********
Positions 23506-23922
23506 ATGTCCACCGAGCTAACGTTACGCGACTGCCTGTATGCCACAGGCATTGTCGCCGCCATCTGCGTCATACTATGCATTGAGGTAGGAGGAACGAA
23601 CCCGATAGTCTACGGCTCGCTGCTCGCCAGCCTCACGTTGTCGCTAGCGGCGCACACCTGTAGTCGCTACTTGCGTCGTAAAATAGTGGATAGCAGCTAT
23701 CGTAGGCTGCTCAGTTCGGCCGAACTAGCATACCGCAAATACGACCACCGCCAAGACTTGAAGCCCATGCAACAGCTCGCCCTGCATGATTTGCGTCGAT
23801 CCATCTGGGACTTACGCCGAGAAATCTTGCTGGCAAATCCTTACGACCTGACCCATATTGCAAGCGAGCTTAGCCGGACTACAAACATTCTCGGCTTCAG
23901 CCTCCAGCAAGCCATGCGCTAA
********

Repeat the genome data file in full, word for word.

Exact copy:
Positions 23506-23922
23506 ATGTCCACCGAGCTAACGTTACGCGACTGCCTGTATGCCACAGGCATTGTCGCCGCCATCTGCGTCATACTATGCATTGAGGTAGGAGGAACGAA
23601 CCCGATAGTCTACGGCTCGCTGCTCGCCAGCCTCACGTTGTCGCTAGCGGCGCACACCTGTAGTCGCTACTTGCGTCGTAAAATAGTGGATAGCAGCTAT
23701 CGTAGGCTGCTCAGTTCGGCCGAACTAGCATACCGCAAATACGACCACCGCCAAGACTTGAAGCCCATGCAACAGCTCGCCCTGCATGATTTGCGTCGAT
23801 CCATCTGGGACTTACGCCGAGAAATCTTGCTGGCAAATCCTTACGACCTGACCCATATTGCAAGCGAGCTTAGCCGGACTACAAACATTCTCGGCTTCAG
23901 CCTCCAGCAAGCCATGCGCTAA